Pain and suffering are part of the human experience. Many people self medicate through food, drugs (prescription or otherwise), video games, and other ways of checking out. Learning how to cope in a wholesome way with our suffering, without any external help, is vital for our liberation from misery. Making pain your friend will automatically relieve so much misery. The only thing that causes suffering for us is our minds. This is what all the enlightened beings throughout time have discovered. Life hands us vicissitudes and we have a choice as to how to react. The problem is that many of us have deeply rooted habits of reaction that we are totally unaware of and Vipassana addresses this problem if practiced diligently and consistently. I have dedicated my life to the realization of the Supreme Self, of liberation from suffering, and I know the only way out is through.
“Would you do it again?”
In two seconds. I will do this again and again for the rest of my life. I will sit. I will serve others going through the process. There were moments of complete and utter bliss, where I couldn’t even feel my body, mixed in with all the struggle. But it wasn’t about the sensations. It was about feeling so purposeful and so alive and so empowered.
A few quotes from my napkin notes (we weren’t allowed to have journals, books, music, anything but I had to write a couple things so napkins from the dining hall helped me there):
“All the things that I get so convinced of in the moment are usually not based in reality but rather the past or future or future based on the past, etc. There is no need to get attached to these constantly changing thought patterns and emotions.”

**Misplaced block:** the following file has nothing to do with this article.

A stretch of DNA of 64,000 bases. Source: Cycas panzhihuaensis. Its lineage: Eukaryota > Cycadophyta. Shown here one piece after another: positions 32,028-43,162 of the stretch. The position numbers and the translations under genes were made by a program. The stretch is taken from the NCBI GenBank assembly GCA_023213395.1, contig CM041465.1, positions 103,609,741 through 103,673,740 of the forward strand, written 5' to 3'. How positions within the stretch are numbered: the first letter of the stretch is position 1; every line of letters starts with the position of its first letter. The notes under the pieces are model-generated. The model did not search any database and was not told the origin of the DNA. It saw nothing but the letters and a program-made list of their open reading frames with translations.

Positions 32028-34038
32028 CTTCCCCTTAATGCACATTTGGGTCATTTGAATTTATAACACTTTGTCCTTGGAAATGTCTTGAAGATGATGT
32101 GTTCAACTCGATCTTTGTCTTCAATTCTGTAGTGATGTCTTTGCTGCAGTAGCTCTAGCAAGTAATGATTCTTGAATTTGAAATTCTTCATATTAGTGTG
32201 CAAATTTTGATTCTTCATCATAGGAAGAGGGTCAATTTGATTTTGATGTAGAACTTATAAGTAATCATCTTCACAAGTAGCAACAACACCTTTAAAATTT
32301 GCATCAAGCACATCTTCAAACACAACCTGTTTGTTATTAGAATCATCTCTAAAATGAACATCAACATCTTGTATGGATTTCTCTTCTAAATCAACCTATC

“You can only truly learn from experience. This is the only way. You must meditate on the truth and you will experience it in your body and psyche.”
“Ignorance just means not knowing the truth. The only truth is the present moment and my breath as it comes in and out of my nose. Hahaha! It’s so simple. Literally just breathe.”
“Let reality be what it is, not what you want it to be.”
“The more you react a certain way, the deeper the groove gets.”
“Consistency of practice is the secret to success.” –Goenkaji
“When I stop craving the end of session, the end comes so much faster.”
“The art of living becomes the art of dying.” –Goenkaji
“The mind is like a monkey: always grabbing onto the next branch, never resting where he is. We must find our internal peace and joy so that we have no need for clinging on to things outside of us.”
My action steps for you:
1. Sit quietly in a dimly lit room with your eyes closed, back straight and legs in a comfortable position. Start to breathe. Choose one of the above quotes and meditate on it. As you breathe, feel the breath flow in and out of your nostrils. When the mind wanders, bring it back to this part of the nose. Don’t get angry or frustrated with your mind when it wanders, because it will. Feel the sensation of the breath hitting the upper lip. You have to really tune in to feel it. Take three minutes and center yourself this way. Try setting an alarm on your phone a couple times a day to remind you to re-center yourself.
2. What were some lessons you had to learn from experience versus just intellectually? Are there some areas of your health and wellbeing that could use some experiential learning?
3. Finally- is meditation something you’ve been wanting to incorporate into your life? If so, why? If you’re struggling to weave it in, what’s the obstacle? I’d love to hear your thoughts!